Christian Wolf, Michael Pollitt
Privatising national oil companies: Assessing the impact on firm performance
Abstract: This study empirically investigates the impact of privatisation on firm performance in the global oil and gas industry, where questions of resource control have regained widespread attention. Using a dataset of 60 public share offerings by 28 National Oil Companies it is shown that privatisation is associated with comprehensive and sustained improvements in performance and efficiency. Over the seven-year period around the initial privatisation offering, return on sales increases by 3.6 percentage points, total output by 40%, capital expenditure by 47%, and employment intensity drops by 35%. Many of our observed performance improvements are already realised in anticipation of the initial privatisation date, accrue over time, and level off after the initial ownership change rather than accelerate. Details of residual government ownership, control transfer, and size and timing of follow-on offerings provide limited incremental explanatory power for firm performance, except for employment intensity. Based on these results partial privatisations in the oil sector might be seen to capture a significant part of the performance improvement associated with private capital markets without the selling government having to cede majority control.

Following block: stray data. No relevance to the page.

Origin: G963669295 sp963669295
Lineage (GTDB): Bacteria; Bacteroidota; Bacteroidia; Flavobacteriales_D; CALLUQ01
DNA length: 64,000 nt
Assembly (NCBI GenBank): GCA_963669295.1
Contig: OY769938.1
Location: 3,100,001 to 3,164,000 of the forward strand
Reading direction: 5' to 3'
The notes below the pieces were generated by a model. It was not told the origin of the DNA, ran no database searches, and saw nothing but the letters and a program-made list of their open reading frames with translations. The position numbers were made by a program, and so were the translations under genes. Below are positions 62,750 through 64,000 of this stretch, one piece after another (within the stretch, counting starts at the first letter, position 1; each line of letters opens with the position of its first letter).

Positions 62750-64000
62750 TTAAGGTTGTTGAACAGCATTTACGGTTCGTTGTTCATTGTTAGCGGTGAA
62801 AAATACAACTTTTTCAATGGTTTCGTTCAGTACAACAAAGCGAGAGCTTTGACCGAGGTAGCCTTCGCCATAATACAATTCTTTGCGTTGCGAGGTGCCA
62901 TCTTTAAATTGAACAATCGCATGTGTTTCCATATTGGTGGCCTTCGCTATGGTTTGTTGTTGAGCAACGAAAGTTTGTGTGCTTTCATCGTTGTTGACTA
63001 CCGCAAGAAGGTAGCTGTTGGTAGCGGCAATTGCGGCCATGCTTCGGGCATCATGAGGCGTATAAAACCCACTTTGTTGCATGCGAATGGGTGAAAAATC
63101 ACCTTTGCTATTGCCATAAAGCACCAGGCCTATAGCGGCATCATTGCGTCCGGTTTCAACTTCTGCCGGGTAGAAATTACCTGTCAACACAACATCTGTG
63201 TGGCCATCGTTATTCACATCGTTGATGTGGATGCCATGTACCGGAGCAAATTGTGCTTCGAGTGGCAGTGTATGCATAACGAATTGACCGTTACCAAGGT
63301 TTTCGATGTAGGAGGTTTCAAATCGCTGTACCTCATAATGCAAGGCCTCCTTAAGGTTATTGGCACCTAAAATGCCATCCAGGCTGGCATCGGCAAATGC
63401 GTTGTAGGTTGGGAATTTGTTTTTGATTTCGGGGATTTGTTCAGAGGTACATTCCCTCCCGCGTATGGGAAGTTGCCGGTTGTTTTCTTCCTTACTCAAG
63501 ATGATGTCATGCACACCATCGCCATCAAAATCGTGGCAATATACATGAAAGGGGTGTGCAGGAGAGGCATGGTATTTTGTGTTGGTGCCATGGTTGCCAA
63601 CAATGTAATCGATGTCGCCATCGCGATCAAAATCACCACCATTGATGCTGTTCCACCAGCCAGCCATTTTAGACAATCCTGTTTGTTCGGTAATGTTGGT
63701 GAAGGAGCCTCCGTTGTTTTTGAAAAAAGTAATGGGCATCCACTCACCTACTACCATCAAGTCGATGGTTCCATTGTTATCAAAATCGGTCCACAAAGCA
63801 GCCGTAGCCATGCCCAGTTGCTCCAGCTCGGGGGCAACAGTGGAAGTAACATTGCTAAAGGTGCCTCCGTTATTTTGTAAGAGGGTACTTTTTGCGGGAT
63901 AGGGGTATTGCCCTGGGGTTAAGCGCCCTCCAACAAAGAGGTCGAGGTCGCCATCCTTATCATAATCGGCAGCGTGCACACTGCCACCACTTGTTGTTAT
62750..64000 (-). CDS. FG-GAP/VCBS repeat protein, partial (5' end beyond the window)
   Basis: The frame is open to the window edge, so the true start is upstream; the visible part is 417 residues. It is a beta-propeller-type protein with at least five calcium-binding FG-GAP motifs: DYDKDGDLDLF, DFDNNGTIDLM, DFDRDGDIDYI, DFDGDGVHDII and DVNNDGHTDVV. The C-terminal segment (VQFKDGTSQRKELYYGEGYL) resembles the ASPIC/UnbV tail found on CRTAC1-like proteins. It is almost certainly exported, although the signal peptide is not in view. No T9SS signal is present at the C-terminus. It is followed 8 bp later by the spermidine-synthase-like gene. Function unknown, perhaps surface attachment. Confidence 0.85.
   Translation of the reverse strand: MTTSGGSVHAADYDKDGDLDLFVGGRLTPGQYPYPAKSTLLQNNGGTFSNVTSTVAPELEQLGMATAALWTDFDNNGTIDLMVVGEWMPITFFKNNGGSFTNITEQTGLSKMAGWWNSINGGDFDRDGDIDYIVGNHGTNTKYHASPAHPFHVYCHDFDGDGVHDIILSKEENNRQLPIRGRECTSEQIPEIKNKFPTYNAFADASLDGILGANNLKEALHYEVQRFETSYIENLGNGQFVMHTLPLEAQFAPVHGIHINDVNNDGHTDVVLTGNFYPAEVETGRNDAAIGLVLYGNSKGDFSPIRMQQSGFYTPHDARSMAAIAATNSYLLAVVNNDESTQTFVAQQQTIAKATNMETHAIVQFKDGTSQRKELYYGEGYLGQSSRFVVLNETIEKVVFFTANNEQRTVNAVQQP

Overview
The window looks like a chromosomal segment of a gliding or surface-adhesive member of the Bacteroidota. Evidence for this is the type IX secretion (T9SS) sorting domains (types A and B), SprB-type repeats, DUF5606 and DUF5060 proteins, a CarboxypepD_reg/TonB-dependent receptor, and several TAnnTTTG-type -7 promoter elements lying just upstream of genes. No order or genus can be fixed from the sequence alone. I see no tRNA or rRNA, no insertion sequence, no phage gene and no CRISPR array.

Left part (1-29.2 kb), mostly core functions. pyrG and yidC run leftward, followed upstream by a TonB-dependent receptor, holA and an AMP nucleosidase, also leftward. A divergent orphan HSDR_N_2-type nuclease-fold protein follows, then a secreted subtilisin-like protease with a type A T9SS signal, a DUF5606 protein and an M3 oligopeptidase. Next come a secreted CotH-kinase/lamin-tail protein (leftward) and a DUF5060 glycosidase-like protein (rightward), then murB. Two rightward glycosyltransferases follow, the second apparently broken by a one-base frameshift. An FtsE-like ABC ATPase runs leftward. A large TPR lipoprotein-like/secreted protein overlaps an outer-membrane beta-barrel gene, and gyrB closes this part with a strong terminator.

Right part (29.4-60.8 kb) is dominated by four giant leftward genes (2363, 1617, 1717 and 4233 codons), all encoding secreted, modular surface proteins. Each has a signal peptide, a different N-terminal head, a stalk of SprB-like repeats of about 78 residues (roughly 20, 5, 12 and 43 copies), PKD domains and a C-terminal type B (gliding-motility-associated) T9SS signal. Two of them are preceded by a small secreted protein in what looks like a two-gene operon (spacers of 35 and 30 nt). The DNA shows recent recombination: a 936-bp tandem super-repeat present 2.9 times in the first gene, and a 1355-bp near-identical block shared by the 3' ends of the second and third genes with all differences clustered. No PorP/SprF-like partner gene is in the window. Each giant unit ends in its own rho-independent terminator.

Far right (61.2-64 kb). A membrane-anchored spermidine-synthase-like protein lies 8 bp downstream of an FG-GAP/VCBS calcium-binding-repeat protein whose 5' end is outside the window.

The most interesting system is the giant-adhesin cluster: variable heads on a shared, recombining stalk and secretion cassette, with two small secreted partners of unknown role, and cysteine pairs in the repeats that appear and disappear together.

Keywords: Privatisation, ownership, corporate performance, anticipation, oil and gas industry